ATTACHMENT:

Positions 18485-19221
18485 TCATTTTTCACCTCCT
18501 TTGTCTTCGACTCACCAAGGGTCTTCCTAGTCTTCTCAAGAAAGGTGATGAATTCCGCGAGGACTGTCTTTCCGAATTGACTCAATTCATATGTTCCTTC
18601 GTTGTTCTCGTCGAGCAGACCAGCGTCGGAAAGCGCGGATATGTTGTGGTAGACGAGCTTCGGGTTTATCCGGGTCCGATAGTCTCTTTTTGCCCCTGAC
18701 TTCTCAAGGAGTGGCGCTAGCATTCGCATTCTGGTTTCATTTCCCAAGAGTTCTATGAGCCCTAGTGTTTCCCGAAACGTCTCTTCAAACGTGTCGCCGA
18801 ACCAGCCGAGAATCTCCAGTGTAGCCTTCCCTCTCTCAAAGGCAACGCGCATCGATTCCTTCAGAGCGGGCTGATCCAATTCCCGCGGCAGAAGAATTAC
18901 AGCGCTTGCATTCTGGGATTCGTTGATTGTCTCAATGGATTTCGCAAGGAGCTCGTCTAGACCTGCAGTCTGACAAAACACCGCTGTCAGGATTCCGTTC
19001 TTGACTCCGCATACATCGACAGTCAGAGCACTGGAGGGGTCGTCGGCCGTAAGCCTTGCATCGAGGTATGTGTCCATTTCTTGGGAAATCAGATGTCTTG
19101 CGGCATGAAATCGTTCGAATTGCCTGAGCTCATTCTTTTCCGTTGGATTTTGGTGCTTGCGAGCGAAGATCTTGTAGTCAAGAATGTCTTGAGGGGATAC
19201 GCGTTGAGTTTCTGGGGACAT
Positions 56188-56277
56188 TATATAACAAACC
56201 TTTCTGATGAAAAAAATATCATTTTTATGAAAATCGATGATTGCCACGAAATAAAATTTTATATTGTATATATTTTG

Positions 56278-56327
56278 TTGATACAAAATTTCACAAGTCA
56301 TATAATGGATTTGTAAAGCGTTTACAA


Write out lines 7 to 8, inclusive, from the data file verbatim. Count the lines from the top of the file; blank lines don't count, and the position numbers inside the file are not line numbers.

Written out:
18901 AGCGCTTGCATTCTGGGATTCGTTGATTGTCTCAATGGATTTCGCAAGGAGCTCGTCTAGACCTGCAGTCTGACAAAACACCGCTGTCAGGATTCCGTTC
19001 TTGACTCCGCATACATCGACAGTCAGAGCACTGGAGGGGTCGTCGGCCGTAAGCCTTGCATCGAGGTATGTGTCCATTTCTTGGGAAATCAGATGTCTTG